This model shows some of the changes to Earth’s surface and atmosphere that can affect the amount of sunlight that is absorbed or reflected. These changes influence the amount of heat that is re-radiated, and can also greatly influence the biosphere by altering the amount of sunlight available for photosynthesis.

How human activities influence the absorption and reflection of sunlight

The Earth system model below includes some of the ways that human activities directly affect the amount of sunlight that is absorbed and reflected by Earth’s surface. The development and spread of urban areas, especially using asphalt and other dark colored materials, can dramatically increase the absorptivity of the surface. This creates urban heat islands, where cities experience higher temperatures than surrounding areas. Hover over or click on the icons to learn more about these human causes of change and how they influence the absorption and reflection of sunlight.

The Earth system model below includes additional ways that human activities directly affect the amount of sunlight that is absorbed and reflected by Earth’s atmosphere. Hover over or click on the icons to learn more about these human causes of change and how they influence the absorption and reflection of sunlight.

The Earth system model below shows how human pollutants and waste affect the ozone layer and the amount of ultraviolet sunlight that is absorbed by Earth’s upper atmosphere (the stratosphere). Hover over or click on the icons to learn more about these human causes of change and how they influence the absorption and reflection of sunlight.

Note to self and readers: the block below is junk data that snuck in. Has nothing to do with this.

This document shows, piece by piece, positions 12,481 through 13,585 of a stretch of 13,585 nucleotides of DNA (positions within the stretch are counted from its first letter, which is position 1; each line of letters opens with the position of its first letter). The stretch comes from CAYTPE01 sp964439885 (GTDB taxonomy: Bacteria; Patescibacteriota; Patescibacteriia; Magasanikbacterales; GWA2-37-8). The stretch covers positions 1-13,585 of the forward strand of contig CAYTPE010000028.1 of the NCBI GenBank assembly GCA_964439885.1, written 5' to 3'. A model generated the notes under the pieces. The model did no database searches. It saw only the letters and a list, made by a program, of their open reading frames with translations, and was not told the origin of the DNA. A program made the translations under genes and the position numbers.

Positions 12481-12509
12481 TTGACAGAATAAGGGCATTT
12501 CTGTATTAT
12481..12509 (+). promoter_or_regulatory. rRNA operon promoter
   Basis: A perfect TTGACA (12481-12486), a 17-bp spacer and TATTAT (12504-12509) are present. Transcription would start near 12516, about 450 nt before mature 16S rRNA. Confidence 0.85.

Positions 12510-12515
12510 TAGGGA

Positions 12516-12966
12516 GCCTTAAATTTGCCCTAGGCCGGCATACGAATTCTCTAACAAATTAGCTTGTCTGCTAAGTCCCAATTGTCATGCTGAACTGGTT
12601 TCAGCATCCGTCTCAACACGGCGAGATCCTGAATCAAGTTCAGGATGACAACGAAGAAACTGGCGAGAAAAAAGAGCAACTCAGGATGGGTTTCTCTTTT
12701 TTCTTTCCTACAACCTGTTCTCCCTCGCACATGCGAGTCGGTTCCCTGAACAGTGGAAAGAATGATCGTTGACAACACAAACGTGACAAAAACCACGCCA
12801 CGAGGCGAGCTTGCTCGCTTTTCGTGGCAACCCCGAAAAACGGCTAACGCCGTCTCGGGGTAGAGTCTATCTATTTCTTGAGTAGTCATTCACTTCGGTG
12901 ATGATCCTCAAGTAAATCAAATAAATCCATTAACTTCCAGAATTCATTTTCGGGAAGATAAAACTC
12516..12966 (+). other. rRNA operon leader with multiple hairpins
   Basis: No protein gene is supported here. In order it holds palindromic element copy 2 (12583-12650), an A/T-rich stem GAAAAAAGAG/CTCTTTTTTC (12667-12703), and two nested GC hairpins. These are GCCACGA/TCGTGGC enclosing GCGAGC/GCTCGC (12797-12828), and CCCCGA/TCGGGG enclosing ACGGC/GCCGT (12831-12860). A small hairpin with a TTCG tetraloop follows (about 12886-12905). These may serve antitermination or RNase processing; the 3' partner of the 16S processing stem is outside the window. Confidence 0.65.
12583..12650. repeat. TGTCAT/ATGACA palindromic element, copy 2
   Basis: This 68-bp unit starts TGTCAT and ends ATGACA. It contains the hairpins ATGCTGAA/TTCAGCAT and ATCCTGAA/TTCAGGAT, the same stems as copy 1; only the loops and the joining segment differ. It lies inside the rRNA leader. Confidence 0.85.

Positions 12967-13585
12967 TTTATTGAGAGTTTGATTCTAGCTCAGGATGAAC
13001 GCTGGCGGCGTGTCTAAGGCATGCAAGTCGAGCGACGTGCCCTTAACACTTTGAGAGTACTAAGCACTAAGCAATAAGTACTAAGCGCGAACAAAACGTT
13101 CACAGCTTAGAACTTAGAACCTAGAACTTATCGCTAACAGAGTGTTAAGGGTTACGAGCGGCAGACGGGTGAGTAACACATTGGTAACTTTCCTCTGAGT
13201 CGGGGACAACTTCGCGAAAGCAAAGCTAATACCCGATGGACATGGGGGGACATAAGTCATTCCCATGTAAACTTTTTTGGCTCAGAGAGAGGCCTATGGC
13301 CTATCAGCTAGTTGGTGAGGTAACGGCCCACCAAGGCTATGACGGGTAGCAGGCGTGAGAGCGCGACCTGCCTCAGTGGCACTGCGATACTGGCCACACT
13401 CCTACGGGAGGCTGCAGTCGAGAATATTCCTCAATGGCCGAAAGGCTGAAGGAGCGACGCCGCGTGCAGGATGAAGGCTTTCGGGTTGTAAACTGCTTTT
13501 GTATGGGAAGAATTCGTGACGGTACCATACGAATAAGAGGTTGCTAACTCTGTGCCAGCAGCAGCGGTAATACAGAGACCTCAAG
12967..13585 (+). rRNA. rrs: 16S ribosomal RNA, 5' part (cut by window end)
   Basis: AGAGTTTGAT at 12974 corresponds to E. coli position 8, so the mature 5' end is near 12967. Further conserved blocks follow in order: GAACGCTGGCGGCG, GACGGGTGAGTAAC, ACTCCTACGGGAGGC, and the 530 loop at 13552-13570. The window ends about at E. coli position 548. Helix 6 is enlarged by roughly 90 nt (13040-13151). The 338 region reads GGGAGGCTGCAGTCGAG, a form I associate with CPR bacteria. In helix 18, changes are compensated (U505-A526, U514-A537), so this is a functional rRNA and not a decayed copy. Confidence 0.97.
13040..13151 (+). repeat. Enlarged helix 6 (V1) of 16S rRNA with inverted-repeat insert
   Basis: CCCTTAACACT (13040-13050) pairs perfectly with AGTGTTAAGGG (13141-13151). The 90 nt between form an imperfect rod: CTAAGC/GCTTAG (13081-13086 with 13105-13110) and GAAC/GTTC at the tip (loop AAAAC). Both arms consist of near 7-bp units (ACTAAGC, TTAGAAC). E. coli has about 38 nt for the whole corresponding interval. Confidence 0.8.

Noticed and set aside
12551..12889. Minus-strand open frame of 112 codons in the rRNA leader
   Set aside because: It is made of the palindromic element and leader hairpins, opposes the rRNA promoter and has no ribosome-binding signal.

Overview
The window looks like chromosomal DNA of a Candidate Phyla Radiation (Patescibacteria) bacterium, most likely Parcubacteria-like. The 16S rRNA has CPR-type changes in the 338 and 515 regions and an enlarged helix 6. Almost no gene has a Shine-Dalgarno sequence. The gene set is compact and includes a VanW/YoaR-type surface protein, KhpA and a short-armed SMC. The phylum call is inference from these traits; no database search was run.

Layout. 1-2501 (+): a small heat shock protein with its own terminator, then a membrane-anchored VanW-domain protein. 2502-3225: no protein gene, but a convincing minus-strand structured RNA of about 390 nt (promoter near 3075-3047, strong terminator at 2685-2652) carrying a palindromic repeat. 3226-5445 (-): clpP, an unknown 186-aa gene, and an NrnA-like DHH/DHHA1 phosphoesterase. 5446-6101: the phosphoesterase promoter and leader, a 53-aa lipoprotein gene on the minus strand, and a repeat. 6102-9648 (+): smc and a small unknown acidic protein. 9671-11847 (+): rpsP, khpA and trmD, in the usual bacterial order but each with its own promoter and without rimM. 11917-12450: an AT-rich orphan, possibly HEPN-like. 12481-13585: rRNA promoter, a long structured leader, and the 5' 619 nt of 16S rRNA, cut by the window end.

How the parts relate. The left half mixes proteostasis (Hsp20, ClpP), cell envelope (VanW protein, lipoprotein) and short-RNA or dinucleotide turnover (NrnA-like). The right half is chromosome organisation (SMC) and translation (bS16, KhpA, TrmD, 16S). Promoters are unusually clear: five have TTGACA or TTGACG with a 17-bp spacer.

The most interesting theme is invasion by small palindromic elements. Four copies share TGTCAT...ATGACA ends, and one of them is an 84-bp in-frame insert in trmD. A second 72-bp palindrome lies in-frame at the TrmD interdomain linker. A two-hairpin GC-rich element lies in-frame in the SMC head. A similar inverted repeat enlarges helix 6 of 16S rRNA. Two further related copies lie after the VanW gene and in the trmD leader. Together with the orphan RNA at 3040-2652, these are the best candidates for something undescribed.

Explore the Earth System

Click the icons and bolded terms (e.g. re-radiation of heat, airborne particles, etc.) on this page to learn more about these process and phenomena. Alternatively, explore the Understanding Global Change Infographic and find new topics that are of interest and/or locally relevant to you.

To learn more about teaching the absorption and reflection of sunlight, visit the Teaching Resources page.

Links to Learn More

  • Earth’s Energy Budget
  • Measuring Earth’s Albedo via Satellite/ CERES
  • A brief description of NASA’s “Clouds and the Earth’s Radiant Energy System” (CERES) satellite instruments
  • Woods Hole Oceanographic Institution: How tiny plants help make clouds
  • Earth’s Albedo and Global Warming
  • NOAA Science on a Sphere, Aerosols: Black carbon and sulfate
  • Ozone: What is it, and why do we care about it?

You are watching: Absorption / reflection of sunlight. Info created by GBee English Center selection and synthesis along with other related topics.